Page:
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Court Rejects Five-State Bid to Block Carp Migration

A federal court denied a request by Michigan and four other states bordering the Great Lakes to order the closing of links between the Mississippi River and Lake Michigan to block the migration of Asian carp.

U.S. District Judge Robert M. Dow in Chicago today ruled that the states failed to show the requisite imminent harm required to compel him to order action by the U.S. Army Corps of Engineers and Illinois’s Metropolitan Water Reclamation District of Greater Chicago.

Michigan, Minnesota, Wisconsin, Ohio and Pennsylvania sued in July, claiming that infiltration of the invasive species through waterways connecting the river and lake threatened the $7 billion sport fishing and tourism industry.

“There doesn’t appear to be any imminent threat that hordes of Asian carp are swimming upstream,” said Dick Lanyon, executive director of the water reclamation district, who praised the decision. The suing states’ evidence was “not very convincing,” he said.

Michigan Attorney General Mike Cox and his peers had sought a preliminary injunction from Dow. Cox said after the ruling that the attorneys general will confer on whether to press on with the case before Dow, or pursue an appeal. Cox faulted U.S. President Barack Obama for not issuing an executive order to close man-made locks linking the water basins.

’Flick a Switch’

“President Obama could stop the spread of Asian carp with the flick of a switch,” Cox said in a statement. Dow has scheduled a status conference in the case for Jan. 7.

“We are pleased with the result and continue to review the decision,” Wyn Hornbuckle, a spokesman for the U.S. Justice Department, said in an e-mailed response to questions.

Asian carp escaped into the Mississippi after being brought to the U.S. to cleanse fish ponds and sewage lagoons and in ballast water discharged by ocean-going ships. The fish grow as large as 100 pounds (45 kilograms) and feed on plankton that native species need to survive, according to the U.S. Environmental Protection Agency.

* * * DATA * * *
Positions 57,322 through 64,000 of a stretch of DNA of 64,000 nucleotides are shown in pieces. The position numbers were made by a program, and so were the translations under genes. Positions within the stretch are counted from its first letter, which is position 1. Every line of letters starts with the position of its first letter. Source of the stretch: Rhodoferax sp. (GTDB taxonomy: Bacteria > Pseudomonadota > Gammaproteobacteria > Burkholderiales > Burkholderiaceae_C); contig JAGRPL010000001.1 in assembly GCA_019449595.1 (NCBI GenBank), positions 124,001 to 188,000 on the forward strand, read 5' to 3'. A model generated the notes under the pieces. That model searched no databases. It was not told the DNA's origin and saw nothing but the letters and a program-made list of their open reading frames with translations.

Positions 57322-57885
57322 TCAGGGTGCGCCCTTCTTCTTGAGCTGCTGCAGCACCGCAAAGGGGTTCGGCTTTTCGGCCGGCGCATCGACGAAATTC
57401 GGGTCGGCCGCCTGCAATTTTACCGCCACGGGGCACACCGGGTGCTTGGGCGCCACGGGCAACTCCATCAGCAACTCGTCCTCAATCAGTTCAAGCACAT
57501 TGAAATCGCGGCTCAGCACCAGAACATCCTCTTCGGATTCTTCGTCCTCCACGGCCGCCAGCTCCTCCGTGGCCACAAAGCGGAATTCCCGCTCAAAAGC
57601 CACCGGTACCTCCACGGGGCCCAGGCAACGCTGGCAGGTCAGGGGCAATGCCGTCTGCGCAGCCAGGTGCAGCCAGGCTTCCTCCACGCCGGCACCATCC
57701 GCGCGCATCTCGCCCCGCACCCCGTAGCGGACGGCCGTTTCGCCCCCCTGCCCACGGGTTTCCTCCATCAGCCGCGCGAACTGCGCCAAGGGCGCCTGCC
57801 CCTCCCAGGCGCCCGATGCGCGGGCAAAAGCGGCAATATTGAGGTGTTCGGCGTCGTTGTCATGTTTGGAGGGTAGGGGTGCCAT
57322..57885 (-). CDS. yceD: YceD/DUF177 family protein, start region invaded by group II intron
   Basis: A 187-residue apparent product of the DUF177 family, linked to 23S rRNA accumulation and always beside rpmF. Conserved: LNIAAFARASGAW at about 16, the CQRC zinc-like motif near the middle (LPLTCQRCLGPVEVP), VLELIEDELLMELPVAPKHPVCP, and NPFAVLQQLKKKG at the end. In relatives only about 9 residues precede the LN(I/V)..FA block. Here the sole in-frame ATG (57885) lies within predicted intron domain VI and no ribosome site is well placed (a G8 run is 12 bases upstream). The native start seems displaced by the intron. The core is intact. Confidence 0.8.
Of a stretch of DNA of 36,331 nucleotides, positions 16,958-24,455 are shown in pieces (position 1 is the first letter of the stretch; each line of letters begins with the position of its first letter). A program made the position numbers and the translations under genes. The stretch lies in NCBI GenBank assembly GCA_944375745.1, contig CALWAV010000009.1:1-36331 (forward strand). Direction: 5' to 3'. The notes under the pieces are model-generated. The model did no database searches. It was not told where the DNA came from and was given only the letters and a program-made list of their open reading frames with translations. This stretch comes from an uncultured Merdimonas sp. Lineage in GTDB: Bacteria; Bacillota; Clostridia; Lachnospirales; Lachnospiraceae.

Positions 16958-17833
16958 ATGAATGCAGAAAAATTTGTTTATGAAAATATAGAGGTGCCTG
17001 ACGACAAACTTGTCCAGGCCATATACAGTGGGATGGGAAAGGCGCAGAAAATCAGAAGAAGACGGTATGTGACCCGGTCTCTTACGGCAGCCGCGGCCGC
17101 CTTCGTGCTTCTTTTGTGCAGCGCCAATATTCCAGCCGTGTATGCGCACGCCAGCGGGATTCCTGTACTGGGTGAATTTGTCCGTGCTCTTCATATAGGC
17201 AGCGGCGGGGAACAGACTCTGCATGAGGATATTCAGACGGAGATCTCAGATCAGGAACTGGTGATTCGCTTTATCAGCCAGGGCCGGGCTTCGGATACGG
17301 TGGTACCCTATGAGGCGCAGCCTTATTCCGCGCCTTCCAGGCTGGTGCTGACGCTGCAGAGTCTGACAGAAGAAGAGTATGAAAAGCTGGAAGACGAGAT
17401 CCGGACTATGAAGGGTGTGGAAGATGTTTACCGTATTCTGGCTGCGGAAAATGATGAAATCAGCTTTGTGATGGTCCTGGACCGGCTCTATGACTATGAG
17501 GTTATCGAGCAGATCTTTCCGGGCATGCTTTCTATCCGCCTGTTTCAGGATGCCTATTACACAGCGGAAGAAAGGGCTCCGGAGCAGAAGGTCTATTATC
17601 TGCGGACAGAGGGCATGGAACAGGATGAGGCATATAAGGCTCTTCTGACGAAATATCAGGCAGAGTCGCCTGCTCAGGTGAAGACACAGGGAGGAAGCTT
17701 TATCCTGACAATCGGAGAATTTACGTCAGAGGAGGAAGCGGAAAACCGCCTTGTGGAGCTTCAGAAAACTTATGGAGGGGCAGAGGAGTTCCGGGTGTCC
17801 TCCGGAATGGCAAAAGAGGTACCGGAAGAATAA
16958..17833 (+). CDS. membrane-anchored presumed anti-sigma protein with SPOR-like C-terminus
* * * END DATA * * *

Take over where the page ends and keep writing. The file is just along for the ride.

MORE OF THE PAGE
The suing states claimed that measures taken by the federal government and Illinois authorities, including creation of electrical barriers in the waterways, didn’t adequately address the threat posed by the fish.

They sought the closure of locks at the mouths of the Chicago and Calumet rivers, where they meet Lake Michigan, as well as installation of permanent screens, grates and other measures to stop the alleged migration. Chicago, the third-most populous U.S. city, abuts the southwestern edge of the lake.

Closing Opposed

Opposition to closing the locks from the Army Corps and the reclamation district -- which is responsible for managing the 76-mile (122-kilometer) waterway network -- was joined by businesses that rely on those connections for commerce.

The opponents told Dow there was no conclusive proof that substantial numbers of live carp were encroaching on Lake Michigan.

“At the end of the day, plaintiffs have not carried their burden of showing that the balance of the harms weighs in their favor,” Dow wrote in a 61-page decision.

He heard five days of evidence and argument between Aug. 23 and Oct. 18.

“This lawsuit has been a distraction from the goal we are all ultimately trying to reach -- a comprehensive solution to dealing with increased populations of Asian carp,” Mark Biel, president of a coalition of businesses opposing the states’ lawsuit, said in a statement following Dow’s decision.

The case is State of Michigan v. U.S. Army Corps of Engineers, 10-cv-4457, U.S. District Court, Northern District of Illinois (Chicago).

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